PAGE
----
How the School District can turn that frown upside down | Photo Copyright of the Philadelphia City Council. Produced and Edited by Monika Shayka and Michael Falconi.
(Editor’s note: This is an opinion column from a Citified insider.)
This is school advocates’ most dreaded time of the year: city budget season. If there’s one thing all education advocates can agree on, it’s that the process of funding our schools is broken. The timing is all wrong and the discussion always seems to lack substance, directing attention away from what matters. How do we change this?
Council members argue for stronger accountability and transparency – they understandably don’t want to spend more money without guaranteeing something better for families and their constituents. The District reasonably argues for more funding – they need recurring funds to match rising costs, and they have agreed to open their books and provide endless accounting of spending.
What’s missing from the debate is a bridge that would span the divide between Council and the District: specific annual goals to match needed investment. Read more »
For the third time this year, Councilman Bobby Henon held a bill Thursday that would allow the city to spend more than $7 million to buy land in Northeast Philadelphia that could be used to replace an aging prison. Read more »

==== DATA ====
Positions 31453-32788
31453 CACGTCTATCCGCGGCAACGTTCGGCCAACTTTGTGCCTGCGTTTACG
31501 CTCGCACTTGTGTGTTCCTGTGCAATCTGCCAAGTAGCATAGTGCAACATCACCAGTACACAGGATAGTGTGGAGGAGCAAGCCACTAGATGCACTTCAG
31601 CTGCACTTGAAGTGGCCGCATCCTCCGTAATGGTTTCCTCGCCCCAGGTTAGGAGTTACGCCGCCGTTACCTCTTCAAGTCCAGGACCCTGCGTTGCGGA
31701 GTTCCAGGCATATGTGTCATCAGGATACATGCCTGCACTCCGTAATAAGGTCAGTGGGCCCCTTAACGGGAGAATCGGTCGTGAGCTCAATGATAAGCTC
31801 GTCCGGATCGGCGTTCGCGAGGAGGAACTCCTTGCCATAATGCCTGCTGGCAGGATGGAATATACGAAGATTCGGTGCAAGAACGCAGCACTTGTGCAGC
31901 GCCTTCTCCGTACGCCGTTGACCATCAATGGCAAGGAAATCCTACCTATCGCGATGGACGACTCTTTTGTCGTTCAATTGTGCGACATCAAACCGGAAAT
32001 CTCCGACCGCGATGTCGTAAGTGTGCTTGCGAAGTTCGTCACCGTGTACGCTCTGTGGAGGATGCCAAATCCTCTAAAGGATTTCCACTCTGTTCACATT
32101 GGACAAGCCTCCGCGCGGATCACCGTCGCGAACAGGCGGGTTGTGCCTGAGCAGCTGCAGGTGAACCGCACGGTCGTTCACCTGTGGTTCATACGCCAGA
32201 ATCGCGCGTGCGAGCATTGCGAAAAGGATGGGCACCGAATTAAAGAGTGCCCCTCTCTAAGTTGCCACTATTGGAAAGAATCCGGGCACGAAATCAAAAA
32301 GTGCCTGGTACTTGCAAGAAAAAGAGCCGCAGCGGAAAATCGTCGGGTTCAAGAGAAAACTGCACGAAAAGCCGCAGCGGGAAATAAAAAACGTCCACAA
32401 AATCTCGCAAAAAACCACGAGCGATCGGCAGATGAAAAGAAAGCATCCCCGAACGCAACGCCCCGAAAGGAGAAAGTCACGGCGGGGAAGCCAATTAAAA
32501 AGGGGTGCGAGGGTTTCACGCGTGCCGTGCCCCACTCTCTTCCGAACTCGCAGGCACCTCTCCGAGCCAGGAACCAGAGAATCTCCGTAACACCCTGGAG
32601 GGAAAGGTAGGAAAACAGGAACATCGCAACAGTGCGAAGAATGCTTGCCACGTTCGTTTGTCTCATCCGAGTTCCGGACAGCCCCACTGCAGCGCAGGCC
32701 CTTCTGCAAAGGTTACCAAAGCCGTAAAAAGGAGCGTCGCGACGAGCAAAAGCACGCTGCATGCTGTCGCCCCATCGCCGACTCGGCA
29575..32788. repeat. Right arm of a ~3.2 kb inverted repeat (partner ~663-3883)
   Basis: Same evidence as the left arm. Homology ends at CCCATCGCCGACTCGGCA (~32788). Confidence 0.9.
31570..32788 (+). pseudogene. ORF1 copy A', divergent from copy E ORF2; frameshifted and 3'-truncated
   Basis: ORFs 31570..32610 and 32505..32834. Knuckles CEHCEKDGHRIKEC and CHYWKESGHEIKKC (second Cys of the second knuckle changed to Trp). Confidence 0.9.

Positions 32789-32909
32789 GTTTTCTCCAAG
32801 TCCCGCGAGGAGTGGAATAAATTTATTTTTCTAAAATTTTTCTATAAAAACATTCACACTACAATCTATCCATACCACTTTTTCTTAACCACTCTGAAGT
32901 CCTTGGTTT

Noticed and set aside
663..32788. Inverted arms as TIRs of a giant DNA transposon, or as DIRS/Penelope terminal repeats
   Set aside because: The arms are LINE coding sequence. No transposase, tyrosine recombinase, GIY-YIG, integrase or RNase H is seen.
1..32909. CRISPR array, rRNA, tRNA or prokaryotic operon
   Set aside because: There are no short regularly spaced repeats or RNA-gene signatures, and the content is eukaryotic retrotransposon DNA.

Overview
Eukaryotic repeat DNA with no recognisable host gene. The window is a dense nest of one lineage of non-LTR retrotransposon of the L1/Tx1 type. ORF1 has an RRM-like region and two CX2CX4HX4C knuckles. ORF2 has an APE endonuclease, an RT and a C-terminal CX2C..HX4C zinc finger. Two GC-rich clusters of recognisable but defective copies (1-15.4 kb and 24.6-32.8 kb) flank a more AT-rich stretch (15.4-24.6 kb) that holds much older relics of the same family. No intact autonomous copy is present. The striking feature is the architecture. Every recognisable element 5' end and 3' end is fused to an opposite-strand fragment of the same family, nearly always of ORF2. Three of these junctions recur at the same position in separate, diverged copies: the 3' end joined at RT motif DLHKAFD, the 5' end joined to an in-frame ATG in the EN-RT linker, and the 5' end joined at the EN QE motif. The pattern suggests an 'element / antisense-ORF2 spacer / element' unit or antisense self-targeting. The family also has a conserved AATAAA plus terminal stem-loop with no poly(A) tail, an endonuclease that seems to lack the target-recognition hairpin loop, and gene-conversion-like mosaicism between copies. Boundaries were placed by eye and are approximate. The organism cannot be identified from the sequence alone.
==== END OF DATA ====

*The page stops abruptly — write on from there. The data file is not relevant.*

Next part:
Election Day in Philadelphia | Photo by AP/Matt Rourke
1. Voter turnout among millennials was abysmal in the mayoral election.
The gist: Only 12 percent of registered voters between the ages of 18 and 34 cast a ballot in Philadelphia’s mayoral election, according to newly released data from the City Commissioners office. Millennials make up the largest bloc of registered voters in the city, though you wouldn’t know it on Election Day. As BillyPenn reported, “There are 71,000 more registered millennials than people age 35-to-49, 82,000 more than people age 50-to-64 and 140,000 more than people age 65 and up. And yet those respective age groups beat the millennials in voter turnout by about 20,000, 53,000 and 42,000.” Read more »
Photo by Jeff Fusco
[Updated] A Philadelphia City Council committee gave a preliminary thumbs-up Wednesday to a package of bills that would raise money for the cash-strapped schools. But school district officials say the proposal falls short of their request for an additional $103 million.
Instead of going with Mayor Michael Nutter’s plan to hike property taxes by 9 percent in order to provide an extra $105 million to the schools, Council members are instead opting to spread out the pain to taxpayers. Their school funding package would increase the property tax by 4.5 percent, raise the parking tax by 12.5 percent, and boost the use-and-occupancy tax by 7.1 percent.
Lawmakers also gave committee-level approval Wednesday to Council President Darrell Clarke’s proposal to expand the city’s ability to sell liens on commercial properties. He says that could bring in as much as $30 million to the schools.
Jane Roh, a spokeswoman for Clarke, issued a press release that said Council’s legislation would “increase the local share of funding for the school district of Philadelphia by up to $100 million.”